Another challenge – botanical imagery

It all comes down to evidence.

And whether the evidence is rightly understood, and applied.

Since it must be difficult for readers confronted with differences of opinion to decide which set of proposed id’s is worth testing against possible languages and codes, this challenge lets you compare how the various proponents are treating the primary evidence: i.e. the drawings.

This challenge is not about debating proposed botanical identifications or historical scenarios.

It’s about the first and most important issue: whether the original pictures are being well- or poorly interpreted, because errors at that stage will increase in subsequent stages and lessen the chance of any correct identification.

Anyone who’s game ~ answers to the questions below should be sent by email to voynichimageryAgmailDOTcom.

Don’t send photographs as attachments. I’ll get back to you about illustrations.

And – by the way – I haven’t looked at these four in depth myself yet, so no advantage for me here. Also – since there’s no point in a one-man challenge, if no-one else is game, I may take it as an all-round  ‘fold’ and claim the pot without showing  my hand, either.


Each of these four folios has some points in common with, and some points of difference from, one or more others among the four examples given.

1. Identify and explain the specific graphic elements which you  recognise as used in common to two or more of those four.

2. Identify and explain any mnemonic elements you see in these folios.  Comment on their form, their placement in the drawing and give your understanding of the maker’s intentions in each case.

3. Nominate the region to which you believe this imagery rightly belongs.

4.  Provide comparative examples from that region of similar drawing-style. Examples can refer to any graphic medium (e.g wall-paintings, vases, fabric designs… but not photographs of plants!).

5. Itemise any elements in the folios’ drawings that you could not explain (e.g. why the leaves are given this form; why the plant’s growth habit is shown in this way).

6. Nominate, if you can,  the  era in which – in your opinion – these four drawings gained their current form.  That era can be, but need not be, contemporary with manufacture of ms Beinecke 408.

7. From within your nominated region and  era, document examples of similar customs in art: i.e. similar forms, mnemonic devices, and/or stylistic habits.

8.  Botanical id and use -optional extra question:

(a) Give your proposed botanical identification.  Explain exactly how the drawing led you to that conclusion, and which elements in it (including drawing style) you took as  relevant.

(b) In less than ten words, list uses for your proposed plant – as documented for the region and era nominated in response to Q3 and Q6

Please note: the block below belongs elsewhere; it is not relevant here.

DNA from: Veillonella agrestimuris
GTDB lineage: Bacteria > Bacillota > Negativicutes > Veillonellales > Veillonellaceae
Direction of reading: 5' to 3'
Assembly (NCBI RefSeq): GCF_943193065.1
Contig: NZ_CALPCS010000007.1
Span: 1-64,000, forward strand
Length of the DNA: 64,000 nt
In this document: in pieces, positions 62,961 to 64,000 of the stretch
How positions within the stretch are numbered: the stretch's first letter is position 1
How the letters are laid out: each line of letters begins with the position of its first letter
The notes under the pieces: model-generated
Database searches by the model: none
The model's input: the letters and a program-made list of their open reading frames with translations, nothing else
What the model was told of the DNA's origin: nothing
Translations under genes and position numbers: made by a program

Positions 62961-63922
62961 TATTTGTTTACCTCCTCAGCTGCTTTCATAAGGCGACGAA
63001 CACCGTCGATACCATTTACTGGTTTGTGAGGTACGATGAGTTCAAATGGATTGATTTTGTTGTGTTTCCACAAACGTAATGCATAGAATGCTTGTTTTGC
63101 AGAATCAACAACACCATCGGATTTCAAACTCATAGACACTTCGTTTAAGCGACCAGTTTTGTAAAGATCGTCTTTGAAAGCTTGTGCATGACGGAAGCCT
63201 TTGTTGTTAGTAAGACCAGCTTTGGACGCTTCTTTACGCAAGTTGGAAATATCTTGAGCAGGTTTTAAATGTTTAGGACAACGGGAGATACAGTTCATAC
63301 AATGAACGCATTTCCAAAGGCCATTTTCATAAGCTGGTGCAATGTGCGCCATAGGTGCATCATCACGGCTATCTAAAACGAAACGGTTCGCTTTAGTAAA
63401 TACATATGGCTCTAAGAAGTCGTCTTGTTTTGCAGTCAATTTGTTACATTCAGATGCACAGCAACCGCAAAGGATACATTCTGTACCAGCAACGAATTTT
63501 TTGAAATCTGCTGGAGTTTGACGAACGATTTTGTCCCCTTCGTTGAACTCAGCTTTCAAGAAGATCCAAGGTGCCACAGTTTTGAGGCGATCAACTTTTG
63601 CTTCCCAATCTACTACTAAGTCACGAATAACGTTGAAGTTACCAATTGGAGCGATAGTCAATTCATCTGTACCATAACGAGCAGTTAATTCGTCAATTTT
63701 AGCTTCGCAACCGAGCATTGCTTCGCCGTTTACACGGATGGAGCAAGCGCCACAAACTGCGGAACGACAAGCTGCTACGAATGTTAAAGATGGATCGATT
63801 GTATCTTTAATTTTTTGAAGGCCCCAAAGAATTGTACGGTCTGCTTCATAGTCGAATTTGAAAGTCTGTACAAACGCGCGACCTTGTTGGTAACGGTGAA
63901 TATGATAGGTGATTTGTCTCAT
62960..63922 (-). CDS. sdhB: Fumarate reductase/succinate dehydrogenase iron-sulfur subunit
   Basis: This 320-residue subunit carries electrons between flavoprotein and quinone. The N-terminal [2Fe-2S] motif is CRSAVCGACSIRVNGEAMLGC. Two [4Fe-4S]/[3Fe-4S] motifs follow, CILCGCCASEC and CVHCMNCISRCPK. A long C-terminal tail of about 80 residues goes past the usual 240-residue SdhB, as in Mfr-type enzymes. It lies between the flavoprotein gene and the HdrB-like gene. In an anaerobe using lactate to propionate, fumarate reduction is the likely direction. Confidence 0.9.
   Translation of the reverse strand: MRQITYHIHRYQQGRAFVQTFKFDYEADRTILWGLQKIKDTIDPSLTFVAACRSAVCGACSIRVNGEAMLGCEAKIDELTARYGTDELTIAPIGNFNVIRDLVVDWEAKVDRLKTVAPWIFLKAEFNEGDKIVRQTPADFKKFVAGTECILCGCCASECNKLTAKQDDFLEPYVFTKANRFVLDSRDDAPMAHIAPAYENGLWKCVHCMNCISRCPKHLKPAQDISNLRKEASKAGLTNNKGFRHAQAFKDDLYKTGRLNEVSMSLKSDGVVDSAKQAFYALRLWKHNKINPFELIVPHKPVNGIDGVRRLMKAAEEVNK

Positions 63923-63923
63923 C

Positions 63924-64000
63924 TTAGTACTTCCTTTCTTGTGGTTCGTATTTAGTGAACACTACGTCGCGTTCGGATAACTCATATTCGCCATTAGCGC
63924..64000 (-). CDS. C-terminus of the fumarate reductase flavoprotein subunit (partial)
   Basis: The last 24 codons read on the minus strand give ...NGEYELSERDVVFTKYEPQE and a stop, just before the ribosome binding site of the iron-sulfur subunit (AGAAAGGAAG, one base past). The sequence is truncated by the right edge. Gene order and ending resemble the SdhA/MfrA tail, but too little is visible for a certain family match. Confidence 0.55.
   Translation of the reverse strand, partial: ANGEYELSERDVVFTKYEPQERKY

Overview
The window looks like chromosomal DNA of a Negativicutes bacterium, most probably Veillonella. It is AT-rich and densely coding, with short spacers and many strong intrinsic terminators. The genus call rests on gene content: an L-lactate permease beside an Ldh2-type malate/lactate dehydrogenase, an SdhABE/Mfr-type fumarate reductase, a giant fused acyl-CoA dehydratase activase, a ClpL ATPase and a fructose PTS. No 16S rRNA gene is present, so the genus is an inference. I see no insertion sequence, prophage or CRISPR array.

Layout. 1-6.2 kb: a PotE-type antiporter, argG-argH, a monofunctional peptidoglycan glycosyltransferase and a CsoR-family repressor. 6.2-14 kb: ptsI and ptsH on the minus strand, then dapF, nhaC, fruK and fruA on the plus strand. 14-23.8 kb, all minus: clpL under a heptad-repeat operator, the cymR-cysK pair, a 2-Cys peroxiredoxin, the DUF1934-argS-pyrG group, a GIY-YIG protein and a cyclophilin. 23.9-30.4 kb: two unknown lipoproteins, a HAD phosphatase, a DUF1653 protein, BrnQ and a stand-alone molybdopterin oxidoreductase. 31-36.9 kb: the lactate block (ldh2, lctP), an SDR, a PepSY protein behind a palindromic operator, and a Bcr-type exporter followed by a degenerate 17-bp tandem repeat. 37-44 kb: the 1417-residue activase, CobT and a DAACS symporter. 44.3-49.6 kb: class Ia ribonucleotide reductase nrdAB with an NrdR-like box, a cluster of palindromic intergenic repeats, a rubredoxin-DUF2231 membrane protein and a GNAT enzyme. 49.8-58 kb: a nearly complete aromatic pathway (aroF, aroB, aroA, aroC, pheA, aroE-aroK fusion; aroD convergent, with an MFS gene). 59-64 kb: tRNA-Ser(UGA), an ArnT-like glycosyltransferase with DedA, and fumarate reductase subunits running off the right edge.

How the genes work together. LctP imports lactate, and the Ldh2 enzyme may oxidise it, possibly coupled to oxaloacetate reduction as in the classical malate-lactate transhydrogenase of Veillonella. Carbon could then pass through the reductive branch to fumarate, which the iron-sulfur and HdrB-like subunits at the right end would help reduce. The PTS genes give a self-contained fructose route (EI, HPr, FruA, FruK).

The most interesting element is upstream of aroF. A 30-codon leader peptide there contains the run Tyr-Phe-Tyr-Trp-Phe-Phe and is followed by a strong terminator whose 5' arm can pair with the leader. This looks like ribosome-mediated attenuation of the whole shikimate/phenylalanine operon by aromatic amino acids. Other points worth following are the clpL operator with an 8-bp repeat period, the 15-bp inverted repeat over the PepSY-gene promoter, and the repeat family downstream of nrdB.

In other words – if you believe the drawings gained their present form in 12thC France, your supporting evidence must refer to a time before the thirteenth century.


Hypothetical example of ‘bad’ versus ‘better’ reading:

botanical art mosaic

(Bad reading): this is a picture of a long-stemmed rose. Roses were used for perfume and medicine. The object which the figure holds is a basket of roses. Comparative illustration offered:  photograph of a modern hybrid rose, first created in twentieth-century England.


(Better reading). The mosaic in question is dated to the early centuries AD, and was found in  north Africa. The figure is known to represent the River Euphrates. At the time this mosaic was made, this type of container (‘the cornucopia’) was a stock symbol for agricultural wealth and plenty. The flower’s identity is uncertain, but given the time and location it is likely to be a version of the Punic ‘lily’ and more exactly (given the nature of the subject as ‘Euphrates’), a water-lily.

Comparative illustrations: Relief carvings of the ‘Punic lily’ from  gravestones found near Tunis, and in Sicily, all dated to centuries B.C; Carolingian-era mosaic in classical style.

so person ‘A’ identifies it as a rose; person ‘B’ as an unspecified lily, but probably a water-lily – no particular use for it is suggested.

Who are you going to believe?

– I’d say: neither till you check (or they demonstrate) what flowers were associated with the cornucopia and with Tunis or Euphrates before the date when this mosaic was made. –




2 thoughts on “Another challenge – botanical imagery

  1. Thomas,
    What we are seeing, I think, is the superimposition of a western style mnemonic upon images of eastern plants drawn by people living in the major ports of the southeast Asian and India trade.
    Obviously one possibility is that the person who included those ‘memory-jogs’ was Armenian. it is equally possible that he or she was not.

    There were other inheritors of the classical tradition apart from Muslims and western Christians.


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